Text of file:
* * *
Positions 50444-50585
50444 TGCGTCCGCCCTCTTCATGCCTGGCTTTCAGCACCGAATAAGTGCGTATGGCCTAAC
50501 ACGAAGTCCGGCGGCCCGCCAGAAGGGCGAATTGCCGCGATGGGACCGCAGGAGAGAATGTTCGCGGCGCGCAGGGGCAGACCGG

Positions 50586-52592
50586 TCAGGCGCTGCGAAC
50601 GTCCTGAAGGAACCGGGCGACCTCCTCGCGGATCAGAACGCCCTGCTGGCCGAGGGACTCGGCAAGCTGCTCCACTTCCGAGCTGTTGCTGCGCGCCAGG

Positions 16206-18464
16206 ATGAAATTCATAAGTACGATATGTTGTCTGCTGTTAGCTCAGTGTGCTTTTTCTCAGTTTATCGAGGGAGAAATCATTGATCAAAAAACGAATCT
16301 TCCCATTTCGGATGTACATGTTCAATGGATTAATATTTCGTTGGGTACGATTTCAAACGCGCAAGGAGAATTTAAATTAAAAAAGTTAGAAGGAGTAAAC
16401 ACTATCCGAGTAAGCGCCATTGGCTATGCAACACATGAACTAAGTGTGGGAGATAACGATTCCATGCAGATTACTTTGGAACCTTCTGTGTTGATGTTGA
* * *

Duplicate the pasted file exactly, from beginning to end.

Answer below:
Positions 50444-50585
50444 TGCGTCCGCCCTCTTCATGCCTGGCTTTCAGCACCGAATAAGTGCGTATGGCCTAAC
50501 ACGAAGTCCGGCGGCCCGCCAGAAGGGCGAATTGCCGCGATGGGACCGCAGGAGAGAATGTTCGCGGCGCGCAGGGGCAGACCGG

Positions 50586-52592
50586 TCAGGCGCTGCGAAC
50601 GTCCTGAAGGAACCGGGCGACCTCCTCGCGGATCAGAACGCCCTGCTGGCCGAGGGACTCGGCAAGCTGCTCCACTTCCGAGCTGTTGCTGCGCGCCAGG

Positions 16206-18464
16206 ATGAAATTCATAAGTACGATATGTTGTCTGCTGTTAGCTCAGTGTGCTTTTTCTCAGTTTATCGAGGGAGAAATCATTGATCAAAAAACGAATCT
16301 TCCCATTTCGGATGTACATGTTCAATGGATTAATATTTCGTTGGGTACGATTTCAAACGCGCAAGGAGAATTTAAATTAAAAAAGTTAGAAGGAGTAAAC
16401 ACTATCCGAGTAAGCGCCATTGGCTATGCAACACATGAACTAAGTGTGGGAGATAACGATTCCATGCAGATTACTTTGGAACCTTCTGTGTTGATGTTGA